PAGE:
Tuesday, March 8, 2011

Let's get physical

Top Japanese talent continues to struggle fighting in the United States, except one.

Yushin Okami: why has he succeeded where others have not?

I think there are several reasons that Okami has had this kind of success, but I want to focus on one thing: quite simply, too many Japanese fighters overlook the physical aspect of the game.

I think there's a cultural difference between Japanese and western athletes, but there's also genetic differences. Take for example, Jon Entine's "Taboo: Why Black Athletes Dominate Sports and Why We're Afraid to Talk About It" as just one work that explains the difference across race when it comes to sports and potential success.

Okami is known for his power. When you watch his fights, you can hear his opponents tell their corners between rounds that he's too strong to handle. It's not surprising that Okami has focused on his physical strength, employing strength coach Yuya Igarashi since he was 26. It's rare for a young Japanese fighter to start emphasizing physical training so early on.

Okami doesn't believe Japanese are genetically weak, saying that the Japanese can compete in sports like powerlifting at the world level. However, there are many fighters who feel that way. I don't want to say that Okami is winning only because of strength and conditioning -- that's not it -- but I want to get rid of Japanese fighters making excuses about not being able to physically excel.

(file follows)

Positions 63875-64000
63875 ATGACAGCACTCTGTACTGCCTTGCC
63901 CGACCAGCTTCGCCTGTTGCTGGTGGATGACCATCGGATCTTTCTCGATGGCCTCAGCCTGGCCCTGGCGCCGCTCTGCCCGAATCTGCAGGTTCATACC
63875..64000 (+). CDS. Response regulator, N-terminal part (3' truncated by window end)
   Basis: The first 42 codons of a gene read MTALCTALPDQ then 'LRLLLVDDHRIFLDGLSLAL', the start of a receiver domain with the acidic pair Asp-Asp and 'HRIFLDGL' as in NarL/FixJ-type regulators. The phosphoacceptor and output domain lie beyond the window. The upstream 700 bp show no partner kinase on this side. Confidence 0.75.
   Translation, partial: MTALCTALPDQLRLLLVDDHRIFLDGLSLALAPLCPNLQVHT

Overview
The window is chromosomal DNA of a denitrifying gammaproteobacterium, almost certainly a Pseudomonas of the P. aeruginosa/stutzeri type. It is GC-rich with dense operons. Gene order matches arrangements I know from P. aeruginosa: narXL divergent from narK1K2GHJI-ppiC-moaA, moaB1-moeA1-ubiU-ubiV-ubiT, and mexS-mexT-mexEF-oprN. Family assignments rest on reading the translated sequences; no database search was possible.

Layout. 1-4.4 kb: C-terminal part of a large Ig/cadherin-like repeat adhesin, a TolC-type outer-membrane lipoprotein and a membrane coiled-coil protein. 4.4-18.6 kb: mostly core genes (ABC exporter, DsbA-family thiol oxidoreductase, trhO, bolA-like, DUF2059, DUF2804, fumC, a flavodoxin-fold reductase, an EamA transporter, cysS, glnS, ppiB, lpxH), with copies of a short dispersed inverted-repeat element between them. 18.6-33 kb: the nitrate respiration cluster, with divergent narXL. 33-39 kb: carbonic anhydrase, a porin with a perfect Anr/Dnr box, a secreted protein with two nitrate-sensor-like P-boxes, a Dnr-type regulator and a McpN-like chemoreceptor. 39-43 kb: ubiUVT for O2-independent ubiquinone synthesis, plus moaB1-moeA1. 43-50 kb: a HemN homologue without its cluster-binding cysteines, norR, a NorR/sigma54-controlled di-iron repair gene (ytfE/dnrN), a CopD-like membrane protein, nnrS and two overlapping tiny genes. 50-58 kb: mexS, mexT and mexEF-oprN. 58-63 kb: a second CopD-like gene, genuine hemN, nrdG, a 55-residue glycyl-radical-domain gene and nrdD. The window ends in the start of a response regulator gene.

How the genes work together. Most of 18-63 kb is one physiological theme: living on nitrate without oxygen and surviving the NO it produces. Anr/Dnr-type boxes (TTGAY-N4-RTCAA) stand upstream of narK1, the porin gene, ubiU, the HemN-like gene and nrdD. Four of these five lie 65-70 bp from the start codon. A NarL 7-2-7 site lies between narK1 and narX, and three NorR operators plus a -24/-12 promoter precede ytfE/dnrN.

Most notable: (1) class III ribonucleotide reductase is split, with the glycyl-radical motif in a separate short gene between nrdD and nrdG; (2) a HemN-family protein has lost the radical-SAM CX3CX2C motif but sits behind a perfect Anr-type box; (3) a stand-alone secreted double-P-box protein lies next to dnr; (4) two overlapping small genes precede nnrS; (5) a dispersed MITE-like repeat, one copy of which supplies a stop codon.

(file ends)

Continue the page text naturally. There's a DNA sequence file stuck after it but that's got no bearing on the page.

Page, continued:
"Japanese fighters should try to evolve their skills; we don't have the genetics to get better physically." These thoughts are rampant in Japanese MMA. Many fighters try to compensate by overtraining. For example, former Deep champion and Pride veteran Nobuhiro Obiya took a year off after losing to Kazunori Yokota. He'd essentially overtraining and hurt his back. He needed the time off to heal his cervical vertebrae.

There are physical trainers for MMA purposes in Japan, but compared to the U.S., they're still far behind in terms of knowledge. MMA fighters need to physically experiment with their bodies and learn what works best, but they lack the knowledge. For example, many fighters still feel it's a risk to try to cut weight, fearing adverse effects or injury. As a result, there are still tons of Japanese fighters fighting in the wrong weight class even at the highest level.

This is the severe truth. If Japanese MMA doesn't correct it, fighters will face the savage results. However, there is hope. If somehow, Yushin Okami could earn a major title, it would be a huge statement about what's possible for Japanese fighters and how to achieve it.

Big thanks to Jordan Breen (write for Sherdog) for English and editing.